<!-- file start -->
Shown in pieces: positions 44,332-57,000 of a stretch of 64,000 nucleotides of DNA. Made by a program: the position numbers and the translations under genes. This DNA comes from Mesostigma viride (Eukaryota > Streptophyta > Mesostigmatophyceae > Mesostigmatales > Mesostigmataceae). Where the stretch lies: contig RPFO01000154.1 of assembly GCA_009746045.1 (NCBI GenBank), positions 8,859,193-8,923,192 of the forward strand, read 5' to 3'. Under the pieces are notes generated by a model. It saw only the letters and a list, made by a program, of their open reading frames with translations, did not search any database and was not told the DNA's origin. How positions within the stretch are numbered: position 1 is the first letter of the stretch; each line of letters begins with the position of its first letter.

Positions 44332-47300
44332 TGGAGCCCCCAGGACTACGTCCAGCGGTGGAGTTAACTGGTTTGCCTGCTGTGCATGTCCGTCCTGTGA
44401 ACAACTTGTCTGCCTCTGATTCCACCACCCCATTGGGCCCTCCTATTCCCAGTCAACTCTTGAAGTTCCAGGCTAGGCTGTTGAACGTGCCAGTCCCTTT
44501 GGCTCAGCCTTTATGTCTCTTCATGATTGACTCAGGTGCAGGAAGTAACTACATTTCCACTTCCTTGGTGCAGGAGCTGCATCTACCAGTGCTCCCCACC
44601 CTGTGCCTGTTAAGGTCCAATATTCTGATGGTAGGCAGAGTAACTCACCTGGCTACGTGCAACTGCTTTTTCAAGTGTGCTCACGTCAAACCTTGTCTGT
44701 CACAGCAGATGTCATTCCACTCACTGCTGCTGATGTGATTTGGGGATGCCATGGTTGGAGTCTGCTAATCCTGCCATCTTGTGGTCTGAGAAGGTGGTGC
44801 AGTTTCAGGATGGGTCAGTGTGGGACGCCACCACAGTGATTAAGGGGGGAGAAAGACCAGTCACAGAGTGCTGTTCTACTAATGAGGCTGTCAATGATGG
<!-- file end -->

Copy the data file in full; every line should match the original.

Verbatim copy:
Shown in pieces: positions 44,332-57,000 of a stretch of 64,000 nucleotides of DNA. Made by a program: the position numbers and the translations under genes. This DNA comes from Mesostigma viride (Eukaryota > Streptophyta > Mesostigmatophyceae > Mesostigmatales > Mesostigmataceae). Where the stretch lies: contig RPFO01000154.1 of assembly GCA_009746045.1 (NCBI GenBank), positions 8,859,193-8,923,192 of the forward strand, read 5' to 3'. Under the pieces are notes generated by a model. It saw only the letters and a list, made by a program, of their open reading frames with translations, did not search any database and was not told the DNA's origin. How positions within the stretch are numbered: position 1 is the first letter of the stretch; each line of letters begins with the position of its first letter.

Positions 44332-47300
44332 TGGAGCCCCCAGGACTACGTCCAGCGGTGGAGTTAACTGGTTTGCCTGCTGTGCATGTCCGTCCTGTGA
44401 ACAACTTGTCTGCCTCTGATTCCACCACCCCATTGGGCCCTCCTATTCCCAGTCAACTCTTGAAGTTCCAGGCTAGGCTGTTGAACGTGCCAGTCCCTTT
44501 GGCTCAGCCTTTATGTCTCTTCATGATTGACTCAGGTGCAGGAAGTAACTACATTTCCACTTCCTTGGTGCAGGAGCTGCATCTACCAGTGCTCCCCACC
44601 CTGTGCCTGTTAAGGTCCAATATTCTGATGGTAGGCAGAGTAACTCACCTGGCTACGTGCAACTGCTTTTTCAAGTGTGCTCACGTCAAACCTTGTCTGT
44701 CACAGCAGATGTCATTCCACTCACTGCTGCTGATGTGATTTGGGGATGCCATGGTTGGAGTCTGCTAATCCTGCCATCTTGTGGTCTGAGAAGGTGGTGC
44801 AGTTTCAGGATGGGTCAGTGTGGGACGCCACCACAGTGATTAAGGGGGGAGAAAGACCAGTCACAGAGTGCTGTTCTACTAATGAGGCTGTCAATGATGG